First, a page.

I agree with you; it's a good strategy to make them aware that they are responsible if anything goes wrong after my discharge. What do you think I should do: phone them, or put my concerns in writing?
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MMMNAVY
Veteran Member


Date Joined Jul 2006
Total Posts : 6927
   Posted 5/4/2009 7:47 PM (GMT -7)   
Ivy,
If I could go with you I would. I would do both call and write. Is there a patient advocate there at the hospital?
Hugs,
Navy
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belleenstein
Veteran Member


Date Joined Feb 2007
Total Posts : 1010
   Posted 5/4/2009 7:51 PM (GMT -7)   
I would phone them and follow up with a letter. And i would couch my concerns in the form of a query. "I am calling to make sure I didn't mis-understand my physician's instructions....

"I want to make sure you understand my situation because I have some concerns about ...

" this appears to be a different plan than during my previous visits, perhaps you are unaware that ... "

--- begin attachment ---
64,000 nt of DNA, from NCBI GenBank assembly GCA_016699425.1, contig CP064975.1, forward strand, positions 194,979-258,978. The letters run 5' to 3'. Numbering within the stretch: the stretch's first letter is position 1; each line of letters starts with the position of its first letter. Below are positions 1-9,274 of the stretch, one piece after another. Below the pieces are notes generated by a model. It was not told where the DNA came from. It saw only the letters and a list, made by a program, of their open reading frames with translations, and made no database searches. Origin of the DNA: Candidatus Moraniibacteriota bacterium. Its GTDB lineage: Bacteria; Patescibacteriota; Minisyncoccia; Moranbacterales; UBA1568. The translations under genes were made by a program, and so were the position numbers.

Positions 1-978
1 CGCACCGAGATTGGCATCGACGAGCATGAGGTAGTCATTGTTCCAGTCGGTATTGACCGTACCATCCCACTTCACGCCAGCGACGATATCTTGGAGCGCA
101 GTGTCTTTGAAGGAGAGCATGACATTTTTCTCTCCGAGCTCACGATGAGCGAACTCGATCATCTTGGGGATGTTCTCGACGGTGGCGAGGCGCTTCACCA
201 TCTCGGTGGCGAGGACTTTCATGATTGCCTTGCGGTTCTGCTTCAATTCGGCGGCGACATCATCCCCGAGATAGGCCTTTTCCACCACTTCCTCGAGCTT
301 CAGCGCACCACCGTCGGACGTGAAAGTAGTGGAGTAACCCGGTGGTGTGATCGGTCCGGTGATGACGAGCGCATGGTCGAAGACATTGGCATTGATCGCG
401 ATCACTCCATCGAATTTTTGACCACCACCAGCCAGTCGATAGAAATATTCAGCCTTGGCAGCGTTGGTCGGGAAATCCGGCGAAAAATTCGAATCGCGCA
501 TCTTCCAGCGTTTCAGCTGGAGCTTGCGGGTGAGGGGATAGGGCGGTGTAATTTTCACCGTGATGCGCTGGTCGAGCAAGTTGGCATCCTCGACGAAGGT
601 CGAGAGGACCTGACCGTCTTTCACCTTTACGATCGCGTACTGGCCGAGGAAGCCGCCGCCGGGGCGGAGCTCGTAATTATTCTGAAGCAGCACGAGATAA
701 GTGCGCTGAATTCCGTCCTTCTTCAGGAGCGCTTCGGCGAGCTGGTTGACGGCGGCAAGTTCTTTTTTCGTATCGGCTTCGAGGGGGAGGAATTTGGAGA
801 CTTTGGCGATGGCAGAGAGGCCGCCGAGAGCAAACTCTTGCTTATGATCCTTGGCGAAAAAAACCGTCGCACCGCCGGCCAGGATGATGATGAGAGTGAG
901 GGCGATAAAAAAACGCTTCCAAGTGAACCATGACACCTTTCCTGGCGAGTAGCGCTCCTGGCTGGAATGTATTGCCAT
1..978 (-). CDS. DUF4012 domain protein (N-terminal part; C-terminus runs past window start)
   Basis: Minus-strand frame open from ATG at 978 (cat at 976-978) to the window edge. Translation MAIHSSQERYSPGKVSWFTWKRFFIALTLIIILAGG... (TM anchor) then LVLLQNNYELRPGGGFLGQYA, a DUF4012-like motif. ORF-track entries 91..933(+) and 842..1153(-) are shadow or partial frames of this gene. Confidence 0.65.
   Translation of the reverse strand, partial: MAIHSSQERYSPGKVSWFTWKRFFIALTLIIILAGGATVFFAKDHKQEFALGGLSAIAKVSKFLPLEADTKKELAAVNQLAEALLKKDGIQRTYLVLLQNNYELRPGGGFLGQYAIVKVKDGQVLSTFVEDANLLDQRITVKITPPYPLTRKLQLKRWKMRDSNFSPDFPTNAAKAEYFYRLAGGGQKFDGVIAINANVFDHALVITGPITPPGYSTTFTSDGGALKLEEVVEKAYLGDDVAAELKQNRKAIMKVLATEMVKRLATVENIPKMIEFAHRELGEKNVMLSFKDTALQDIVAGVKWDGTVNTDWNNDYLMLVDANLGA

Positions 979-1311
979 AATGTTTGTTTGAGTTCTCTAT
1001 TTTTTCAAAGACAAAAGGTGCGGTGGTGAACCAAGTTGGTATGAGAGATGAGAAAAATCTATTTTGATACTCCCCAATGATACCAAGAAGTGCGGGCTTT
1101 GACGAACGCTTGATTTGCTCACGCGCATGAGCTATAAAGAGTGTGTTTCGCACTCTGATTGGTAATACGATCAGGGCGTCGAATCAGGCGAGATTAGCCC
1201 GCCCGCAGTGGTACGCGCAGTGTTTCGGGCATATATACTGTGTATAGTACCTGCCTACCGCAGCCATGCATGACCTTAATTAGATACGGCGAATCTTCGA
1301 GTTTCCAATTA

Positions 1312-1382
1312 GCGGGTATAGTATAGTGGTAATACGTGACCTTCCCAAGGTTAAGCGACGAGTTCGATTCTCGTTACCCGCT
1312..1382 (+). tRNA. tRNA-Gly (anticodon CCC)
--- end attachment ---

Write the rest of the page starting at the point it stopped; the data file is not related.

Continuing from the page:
"I want to make sure you are aware of my situation because if something should happen to me, I do not want anyone to say that if they had known, I would have been kept overnight."

Those kinds of approaches may work to subtly reinforce the message.

In the written letter, I would outline what you fear might happen to you if you are released while still under the influence of the anesthetic.

Hope this helps
Belleenstein:

30+ years living with Crohn's.


ivy6
Elite Member


Date Joined Sep 2005
Total Posts : 10404
   Posted 5/4/2009 8:09 PM (GMT -7)   
It *does* help. Thanks very much, Belleenstein and Navy. I really don't want to make that phone call, but it sounds like I'll have to. It helps to have a basic script, so thanks.
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ivy6
Elite Member


Date Joined Sep 2005
Total Posts : 10404
   Posted 5/4/2009 8:16 PM (GMT -7)   
ps. It would help if I knew *who* to call. The man introduced himself by first name only, and didn't tell me what his position was, or whether he works for the surgical department, or admissions, or what. Grrrrr. Not Good Enough, is it?